Around 19 years ago Mia and I went to St. Croix for our anniversary. We stayed at a gay resort which turned out to be kind of crummy. Out of all the folks staying there, we wound up hitting it off and becoming fast friends with a straight couple — Jennie and Michael. Jennie was hearing and Michael was Deaf. We wound up hanging out together the entire trip and learning a few signs, but we mostly relied on Jennie to interpret.
When Mia and I got back to Philly we signed up to audit the Community Collage of Philadelphia ASL Interpreter Program and wound up studying American Sign Language for 2 1/2 years. The next time we hung out with Jennie and Michael we could communicate pretty freely. Even though they’ve moved to Wyoming we still keep in touch via Facebook, etc.
TL;DR: I try to be a good ally to the Deaf & Hard of Hearing community.
When this blog post came out on captioning wordpress.tv videos I was like, “cool, I’ll do that.” I started captioning my video from WCSF 2013 and, wow, it was painful.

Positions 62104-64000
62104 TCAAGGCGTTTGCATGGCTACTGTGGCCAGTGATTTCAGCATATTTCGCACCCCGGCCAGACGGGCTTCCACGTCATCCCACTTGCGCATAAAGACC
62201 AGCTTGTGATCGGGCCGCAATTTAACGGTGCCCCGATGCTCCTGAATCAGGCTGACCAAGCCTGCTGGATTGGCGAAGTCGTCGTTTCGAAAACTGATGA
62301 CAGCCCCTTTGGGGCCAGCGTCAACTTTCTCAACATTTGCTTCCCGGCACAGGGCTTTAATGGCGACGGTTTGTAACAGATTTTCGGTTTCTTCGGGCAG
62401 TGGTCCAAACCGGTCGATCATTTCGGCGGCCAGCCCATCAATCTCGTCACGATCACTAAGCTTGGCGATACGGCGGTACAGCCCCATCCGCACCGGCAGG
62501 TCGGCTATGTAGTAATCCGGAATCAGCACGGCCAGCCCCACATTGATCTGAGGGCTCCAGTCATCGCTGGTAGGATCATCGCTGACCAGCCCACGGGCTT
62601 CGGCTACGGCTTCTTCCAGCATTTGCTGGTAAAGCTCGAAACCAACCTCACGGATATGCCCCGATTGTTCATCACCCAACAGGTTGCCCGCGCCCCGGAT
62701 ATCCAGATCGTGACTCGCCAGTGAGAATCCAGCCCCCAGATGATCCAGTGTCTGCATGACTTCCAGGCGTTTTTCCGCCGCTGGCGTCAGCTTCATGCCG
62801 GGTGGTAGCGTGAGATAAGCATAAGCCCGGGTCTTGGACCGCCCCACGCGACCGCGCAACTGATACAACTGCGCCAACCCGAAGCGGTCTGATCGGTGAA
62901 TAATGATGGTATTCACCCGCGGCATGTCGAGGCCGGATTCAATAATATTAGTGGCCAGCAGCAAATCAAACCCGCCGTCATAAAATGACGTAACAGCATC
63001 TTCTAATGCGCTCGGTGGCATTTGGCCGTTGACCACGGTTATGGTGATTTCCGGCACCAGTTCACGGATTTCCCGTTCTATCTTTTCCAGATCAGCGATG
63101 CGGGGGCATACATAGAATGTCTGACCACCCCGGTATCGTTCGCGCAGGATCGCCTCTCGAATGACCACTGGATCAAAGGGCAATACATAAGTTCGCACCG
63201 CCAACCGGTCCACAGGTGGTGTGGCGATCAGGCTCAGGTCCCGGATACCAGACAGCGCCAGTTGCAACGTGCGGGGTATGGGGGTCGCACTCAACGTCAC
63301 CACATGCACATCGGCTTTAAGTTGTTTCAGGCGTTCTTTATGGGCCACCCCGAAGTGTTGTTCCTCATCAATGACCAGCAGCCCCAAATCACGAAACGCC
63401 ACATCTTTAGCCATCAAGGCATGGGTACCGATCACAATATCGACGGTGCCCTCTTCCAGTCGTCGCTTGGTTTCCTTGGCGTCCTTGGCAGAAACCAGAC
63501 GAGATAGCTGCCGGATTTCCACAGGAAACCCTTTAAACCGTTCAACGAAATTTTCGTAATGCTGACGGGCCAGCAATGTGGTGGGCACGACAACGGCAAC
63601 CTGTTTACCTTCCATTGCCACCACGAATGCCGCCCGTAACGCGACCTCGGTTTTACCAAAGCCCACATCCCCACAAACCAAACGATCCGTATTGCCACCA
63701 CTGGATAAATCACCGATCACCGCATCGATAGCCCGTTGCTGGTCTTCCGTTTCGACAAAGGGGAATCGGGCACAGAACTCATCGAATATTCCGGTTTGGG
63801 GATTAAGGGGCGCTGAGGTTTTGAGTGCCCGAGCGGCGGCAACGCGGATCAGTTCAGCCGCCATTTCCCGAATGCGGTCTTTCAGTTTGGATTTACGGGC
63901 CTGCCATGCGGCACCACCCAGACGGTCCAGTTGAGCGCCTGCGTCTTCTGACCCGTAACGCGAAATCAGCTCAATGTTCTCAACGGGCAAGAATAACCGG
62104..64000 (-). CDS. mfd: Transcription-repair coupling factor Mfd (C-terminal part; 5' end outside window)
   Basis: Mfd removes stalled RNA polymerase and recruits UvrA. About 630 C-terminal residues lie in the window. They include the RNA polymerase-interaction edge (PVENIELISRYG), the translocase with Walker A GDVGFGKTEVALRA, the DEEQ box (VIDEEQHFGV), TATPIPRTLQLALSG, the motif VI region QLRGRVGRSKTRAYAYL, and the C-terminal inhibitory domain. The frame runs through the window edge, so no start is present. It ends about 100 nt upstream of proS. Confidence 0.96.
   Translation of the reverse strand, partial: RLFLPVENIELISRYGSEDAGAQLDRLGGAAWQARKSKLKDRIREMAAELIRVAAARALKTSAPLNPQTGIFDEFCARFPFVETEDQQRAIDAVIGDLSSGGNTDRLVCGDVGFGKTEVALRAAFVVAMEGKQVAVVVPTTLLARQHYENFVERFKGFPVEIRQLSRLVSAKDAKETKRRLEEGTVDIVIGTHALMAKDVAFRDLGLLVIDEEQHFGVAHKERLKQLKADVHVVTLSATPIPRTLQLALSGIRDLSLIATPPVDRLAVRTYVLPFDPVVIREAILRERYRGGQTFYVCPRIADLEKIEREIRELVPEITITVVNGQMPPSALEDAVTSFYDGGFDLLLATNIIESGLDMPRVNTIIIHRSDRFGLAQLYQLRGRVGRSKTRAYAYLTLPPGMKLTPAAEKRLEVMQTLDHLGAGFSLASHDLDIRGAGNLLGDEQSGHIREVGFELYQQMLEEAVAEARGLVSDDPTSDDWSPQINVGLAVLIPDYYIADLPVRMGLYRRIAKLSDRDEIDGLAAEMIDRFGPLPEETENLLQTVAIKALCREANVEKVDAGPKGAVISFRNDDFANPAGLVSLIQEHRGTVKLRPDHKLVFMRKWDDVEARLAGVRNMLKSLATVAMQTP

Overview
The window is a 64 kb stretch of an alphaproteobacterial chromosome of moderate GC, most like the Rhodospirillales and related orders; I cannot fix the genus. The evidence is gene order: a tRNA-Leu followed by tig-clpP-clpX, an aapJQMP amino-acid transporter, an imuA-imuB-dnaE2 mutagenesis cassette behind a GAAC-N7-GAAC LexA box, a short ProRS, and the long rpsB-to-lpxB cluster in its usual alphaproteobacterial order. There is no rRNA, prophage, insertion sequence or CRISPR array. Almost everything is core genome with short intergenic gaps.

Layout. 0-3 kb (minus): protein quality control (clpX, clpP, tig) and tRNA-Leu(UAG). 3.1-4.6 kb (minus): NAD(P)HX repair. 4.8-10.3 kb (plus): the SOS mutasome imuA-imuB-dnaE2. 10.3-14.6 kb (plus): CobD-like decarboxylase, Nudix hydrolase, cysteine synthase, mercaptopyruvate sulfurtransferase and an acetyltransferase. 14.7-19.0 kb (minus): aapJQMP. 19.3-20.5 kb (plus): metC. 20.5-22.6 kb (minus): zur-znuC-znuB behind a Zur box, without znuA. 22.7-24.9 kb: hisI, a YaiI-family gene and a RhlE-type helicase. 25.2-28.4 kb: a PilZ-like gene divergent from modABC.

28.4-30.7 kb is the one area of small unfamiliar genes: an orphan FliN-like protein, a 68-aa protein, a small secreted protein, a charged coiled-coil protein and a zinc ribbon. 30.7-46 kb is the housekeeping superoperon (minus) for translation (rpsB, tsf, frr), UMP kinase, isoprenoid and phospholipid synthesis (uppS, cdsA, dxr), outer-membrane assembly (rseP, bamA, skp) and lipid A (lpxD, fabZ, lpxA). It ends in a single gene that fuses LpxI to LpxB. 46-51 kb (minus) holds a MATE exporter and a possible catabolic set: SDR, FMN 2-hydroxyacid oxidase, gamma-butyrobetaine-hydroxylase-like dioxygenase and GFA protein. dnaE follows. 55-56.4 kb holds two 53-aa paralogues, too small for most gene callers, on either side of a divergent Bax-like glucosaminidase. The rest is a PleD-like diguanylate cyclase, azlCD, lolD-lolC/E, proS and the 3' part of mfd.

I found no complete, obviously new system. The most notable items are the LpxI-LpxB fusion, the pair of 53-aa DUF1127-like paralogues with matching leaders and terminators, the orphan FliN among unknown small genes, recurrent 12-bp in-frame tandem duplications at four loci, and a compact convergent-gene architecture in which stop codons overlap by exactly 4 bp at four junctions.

I don’t really like watching myself on video anyway, but slowly typing out everything you’re saying really gets you intimate with your verbal ticks.
- And then…
It’s hard, but if you’re a presenter I would highly recommend captioning your videos — most importantly to make your videos accessible for Deaf and Hard of Hearing folks, but also to become a better speaker. I finished typing my captions on WCNYC dev day and the next day when I presented I only said “so” once.
The hardest part about getting better at something is to come face-to-face with your weaknesses, but it’s totally worth it.
Here is my video with captions. Don’t drink every time I say “so” unless you want to get really drunk. I promise not to get you drunk at WCSF 2014 (with my words anyway).